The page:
Stories from generations past are shared through distinctive artifacts and antiques during the Washington Winter Show.
By Sheila Mulhern
Amid the winding hallways and rising levels of America University’s Katzen Arts Center, over 40 premier art dealers gathered to showcase their finest antique collections for the highly anticipated Washington Winter Show.
Inside, an enchanting champagne reception of the Georgetown: 200 Years of Style themed event greeted guests with a long red carpet for a glamorous evening co-chaired by Debbie Winsor and Kate Chartener with presenting sponsor PNC Bank, which benefited charities Starlight Children’s Foundation, The Bishop John T. Walker School for Boys, THEARC and St. John’s Community Services.
The abundance of works from fine art, period textiles and furnishings, porcelain figures, Victorian and Georgian jewelry and more could have initially overwhelmed even the most seasoned collector. There were three levels of collections from across the country which was a welcome departure from a traditional collector’s row-lined layout. Just beyond the entrance, Sallea Antiques of New Canaan, CT displayed a glittering trove of gold-embellished wooden boxes, vases and frames which popped from a vibrant, red accent wall. Around the corner, McNaught Fine Art shareed the expressive works from Henri Ottmann and a grand assortment of European and American portrait and landscape paintings.
Tudor Place Executive Director Leslie Buhler was on hand to present historic objects and archived material from the Peter family. Their generations dated back to Thomas Peter, son of the first Mayor of Georgetown, and his wife, Martha Parke Cutis Peter, the step-granddaughter of George Washington. Original letters, vases and jewelry were on loan for the exhibit titled Six Generations of Style with items made in early nation era Georgetown shops. Examples included the Charles A. Burnett and John E. Rigden’s created silver beaker engraved “Martha Peter” (ca. 1796 -1810) and a chair made by William King (ca. 1815-1820).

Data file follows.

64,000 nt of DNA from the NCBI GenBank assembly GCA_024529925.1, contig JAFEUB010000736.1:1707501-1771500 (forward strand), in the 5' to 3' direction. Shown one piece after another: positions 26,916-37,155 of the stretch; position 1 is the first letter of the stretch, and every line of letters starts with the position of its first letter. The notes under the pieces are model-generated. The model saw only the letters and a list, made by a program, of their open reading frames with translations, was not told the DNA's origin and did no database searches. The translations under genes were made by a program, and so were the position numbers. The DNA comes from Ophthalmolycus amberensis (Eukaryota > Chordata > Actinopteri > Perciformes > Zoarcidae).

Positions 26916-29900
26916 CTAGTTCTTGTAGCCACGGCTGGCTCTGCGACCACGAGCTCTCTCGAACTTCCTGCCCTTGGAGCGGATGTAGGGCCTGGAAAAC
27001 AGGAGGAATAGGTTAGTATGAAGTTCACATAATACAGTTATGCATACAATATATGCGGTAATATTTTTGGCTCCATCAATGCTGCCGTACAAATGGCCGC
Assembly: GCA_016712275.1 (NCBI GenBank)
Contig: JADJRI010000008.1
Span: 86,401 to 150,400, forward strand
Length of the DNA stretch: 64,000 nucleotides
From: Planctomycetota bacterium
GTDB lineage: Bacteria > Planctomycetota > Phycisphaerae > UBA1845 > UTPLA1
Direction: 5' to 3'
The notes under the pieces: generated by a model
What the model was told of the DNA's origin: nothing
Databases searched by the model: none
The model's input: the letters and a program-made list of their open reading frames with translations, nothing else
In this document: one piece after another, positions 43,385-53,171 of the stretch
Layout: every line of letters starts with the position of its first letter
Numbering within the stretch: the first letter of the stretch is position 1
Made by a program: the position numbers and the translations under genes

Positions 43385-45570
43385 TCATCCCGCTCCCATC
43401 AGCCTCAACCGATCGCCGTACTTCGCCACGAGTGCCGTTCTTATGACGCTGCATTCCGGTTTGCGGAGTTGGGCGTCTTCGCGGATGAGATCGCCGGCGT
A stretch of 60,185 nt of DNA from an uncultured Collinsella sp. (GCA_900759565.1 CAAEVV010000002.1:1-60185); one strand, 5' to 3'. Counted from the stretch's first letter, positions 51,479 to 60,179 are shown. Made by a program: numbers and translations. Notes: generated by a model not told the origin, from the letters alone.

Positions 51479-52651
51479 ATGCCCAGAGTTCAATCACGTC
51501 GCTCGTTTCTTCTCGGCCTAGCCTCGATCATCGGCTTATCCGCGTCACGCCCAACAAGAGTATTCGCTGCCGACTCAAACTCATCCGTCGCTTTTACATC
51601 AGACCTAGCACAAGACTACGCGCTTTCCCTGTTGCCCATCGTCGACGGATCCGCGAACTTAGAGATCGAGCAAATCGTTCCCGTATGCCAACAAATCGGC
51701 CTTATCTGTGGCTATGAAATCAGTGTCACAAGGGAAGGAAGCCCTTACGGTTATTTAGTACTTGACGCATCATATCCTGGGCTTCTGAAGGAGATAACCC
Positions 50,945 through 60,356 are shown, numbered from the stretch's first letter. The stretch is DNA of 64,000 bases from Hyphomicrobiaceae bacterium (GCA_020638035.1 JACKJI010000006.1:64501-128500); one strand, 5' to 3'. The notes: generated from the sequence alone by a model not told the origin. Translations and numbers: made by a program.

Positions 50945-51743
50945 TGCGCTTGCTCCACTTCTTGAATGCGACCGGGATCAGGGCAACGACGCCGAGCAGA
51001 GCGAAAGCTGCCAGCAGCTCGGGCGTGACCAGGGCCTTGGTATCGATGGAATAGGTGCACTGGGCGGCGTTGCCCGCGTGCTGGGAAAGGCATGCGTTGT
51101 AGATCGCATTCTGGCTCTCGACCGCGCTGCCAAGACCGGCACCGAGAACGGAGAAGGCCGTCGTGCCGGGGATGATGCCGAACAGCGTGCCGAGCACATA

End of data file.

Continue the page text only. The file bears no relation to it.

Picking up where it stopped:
The story behind each piece gave viewers a much-valued glimpse into a looking glass of history. Along the first level, small porcelain figures crowded layered shelves. Every so often, one piece called out to a viewer’s attention. In the case of James M. Labaugh Antiques, the Staffordshire Group of John Heenan and Tom Sayers (England, ca. 1870, $1,850) stood out and a tale of the legendary boxing match between the bare-knuckle prize fighters American, Heenan and pint-sized Brit, Sayers. The only 9 in. high and 5.75 in wide figure of the famed match, regarded as boxing’s first world championship, took place on April 17, 1860 in Farnborough, Hampshire. It gained attention from across the Atlantic with both fighters carrying significant handicaps; Sayers fought one-handed. After over a grueling two hours and 42 rounds, a hostile outbreak ensued among the crowd and the match was stopped by police with the referee ruling a draw. Controversy and collusion accusations grew as public opinion argued the true winner or potential outcome had the match not been stopped. Once the boxers reconciled, each were awarded the championship belt.
If Georgian tables and 18th century English oak furnishings were more to one’s liking, Running Battle Antiques hosted their collection on the second level. An oak dresser from Southern Wales stood with opened, sectional bases and scalloped trim, a popular style for the area during the mid-seventeenth to early eighteenth centuries. Maine-based collector, Helen Meserve tells that during the William & Mary and Charles II periods in England, traveling to visit additional country homes or family for extended periods of time was commonplace. Furniture was often made to be easily collapsible and transportable to carry to each destination. Important documents were stored in a Bible Box, of which they show a chip carved fall front oak piece with tulip motif, initials T.H., and dated 1694 ($3,200). Inside reveals storage for documents and small compartments for other valuables.
The weekend continued with a variety of events including lectures, luncheons, a jazz night and an appraisal opportunity for guests’ most prized antiques items much like Antiques Road Show.